Anorectal Physiology Studies

These important physiological studies enable us to fully assess your bowel troubles, be it constipation, diarrhoea, leakage, or pain on passing a bowel motion. Performed expertly and with utmost respect for your privacy, rest assured you are in good hands.

At the QLD Pelvic Floor Centre we utilise state of the art equipment to perform anorectal manometry, EMG, pudendal nerve testing, and anorectal ultrasound as needed. This comprehensive panel of specialised tests is bulk-billed, at no cost to you, enabling every person to access the best of care.

What are these tests?

Anorectal physiology

The term “anorectal” refers to the anal canal and rectum – the parts of your bowel just inside your bottom. These tests assess the function of your rectum, pelvic floor muscles and sphincter muscles. They are very useful in people with incontinence, difficulty opening their bowels and in prolapse. They are also often useful in people with fissures and fistula.

You will be asked to remove your lower clothing and lie on your left side with your knees bent up to your chest. Firstly you will be examined with a gloved finger. Then a small probe will be placed into your anus (about the width of a pen). Your sphincter muscles will be tested by asking you to rest, squeeze and bear down or push. A small balloon attached to the probe will be inflated to test your sensation (feeling) as this can be abnormal.

Endo-anal Ultrasound

An ultrasound of the anal sphincter muscles can be performed by inserting a different probe (about the width of a finger) into your anus.

Electromyography

Some sticky pads are placed on the outside of your anus to assess whether your muscles are working correctly. You will be asked to squeeze and bear down during this test.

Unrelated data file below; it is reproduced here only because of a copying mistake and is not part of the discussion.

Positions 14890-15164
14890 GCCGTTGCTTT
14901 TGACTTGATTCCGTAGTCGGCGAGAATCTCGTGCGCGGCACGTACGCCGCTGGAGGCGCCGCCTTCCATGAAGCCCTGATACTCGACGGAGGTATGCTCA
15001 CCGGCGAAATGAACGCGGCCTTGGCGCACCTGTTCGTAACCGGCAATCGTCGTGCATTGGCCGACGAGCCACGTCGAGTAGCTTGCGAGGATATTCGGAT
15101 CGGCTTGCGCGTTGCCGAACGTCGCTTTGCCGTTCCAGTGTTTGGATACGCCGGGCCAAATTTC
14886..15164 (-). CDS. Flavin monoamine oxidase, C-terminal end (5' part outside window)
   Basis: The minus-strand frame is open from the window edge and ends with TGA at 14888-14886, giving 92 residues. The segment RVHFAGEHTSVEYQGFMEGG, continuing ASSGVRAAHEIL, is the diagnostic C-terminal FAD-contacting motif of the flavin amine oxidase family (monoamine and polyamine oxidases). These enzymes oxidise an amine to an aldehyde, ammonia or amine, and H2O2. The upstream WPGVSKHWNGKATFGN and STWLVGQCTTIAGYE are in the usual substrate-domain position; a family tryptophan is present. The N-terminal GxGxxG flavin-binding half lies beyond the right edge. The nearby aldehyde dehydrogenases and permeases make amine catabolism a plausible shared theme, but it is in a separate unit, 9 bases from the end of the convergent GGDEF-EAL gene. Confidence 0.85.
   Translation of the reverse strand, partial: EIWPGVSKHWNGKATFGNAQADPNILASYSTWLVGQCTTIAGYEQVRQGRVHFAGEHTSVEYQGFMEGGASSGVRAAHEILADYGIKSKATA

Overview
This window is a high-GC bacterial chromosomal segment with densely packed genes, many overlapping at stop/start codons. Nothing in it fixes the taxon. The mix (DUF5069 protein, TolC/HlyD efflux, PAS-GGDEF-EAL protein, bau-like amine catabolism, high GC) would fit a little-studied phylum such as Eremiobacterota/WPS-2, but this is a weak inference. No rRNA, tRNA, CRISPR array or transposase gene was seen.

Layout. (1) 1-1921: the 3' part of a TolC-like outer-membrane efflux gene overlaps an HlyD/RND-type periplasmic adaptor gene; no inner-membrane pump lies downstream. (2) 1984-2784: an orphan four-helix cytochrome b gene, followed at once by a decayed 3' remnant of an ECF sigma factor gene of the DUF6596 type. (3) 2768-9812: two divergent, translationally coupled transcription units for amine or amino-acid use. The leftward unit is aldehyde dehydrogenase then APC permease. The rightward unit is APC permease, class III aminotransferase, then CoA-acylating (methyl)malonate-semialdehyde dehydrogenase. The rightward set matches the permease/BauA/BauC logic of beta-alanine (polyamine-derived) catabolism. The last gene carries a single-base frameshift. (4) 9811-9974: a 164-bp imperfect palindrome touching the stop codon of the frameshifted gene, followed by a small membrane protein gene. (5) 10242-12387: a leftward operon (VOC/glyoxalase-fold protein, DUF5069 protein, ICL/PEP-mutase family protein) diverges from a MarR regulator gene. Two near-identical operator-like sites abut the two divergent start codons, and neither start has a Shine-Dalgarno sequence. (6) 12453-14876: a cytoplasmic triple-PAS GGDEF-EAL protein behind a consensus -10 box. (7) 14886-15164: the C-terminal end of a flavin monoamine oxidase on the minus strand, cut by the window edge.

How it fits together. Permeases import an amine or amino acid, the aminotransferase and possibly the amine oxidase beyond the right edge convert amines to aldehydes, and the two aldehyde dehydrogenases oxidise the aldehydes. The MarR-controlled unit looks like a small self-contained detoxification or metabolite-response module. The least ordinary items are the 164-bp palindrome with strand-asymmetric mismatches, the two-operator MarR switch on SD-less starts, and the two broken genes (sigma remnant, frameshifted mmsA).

Preparation for the tests

The tests do not require sedation so you can drive yourself to and from the Qld PFC. Prior to having an anal procedure you will need to give yourself a microlax enema 1-2 hours prior to the procedure to ensure your rectum is empty. These can be obtained over the counter from any local pharmacy. After the tests you can continue your normal daily activities.

Risks of the procedure

These procedures are very safe. Some people find them slightly uncomfortable but they’re not normally painful. Complications are extremely rare. It’s possible that a perforation or bleeding in the rectum could occur. Equipment failure is a remote possibility.

During and after your consultation

Pelvic floor problems can be quite complex, and these tests can all contribute to providing our physiotherapists and specialists with important information related to the function of your bowel and pelvic floor. Our nurse practitioner has extensive experience in helping manage pelvic floor patients and can provide some initial advice and coordinate further care in our centre if necessary.

If you have questions during the consultation, please ask.

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Saturday: 8:00am – 1:00pm

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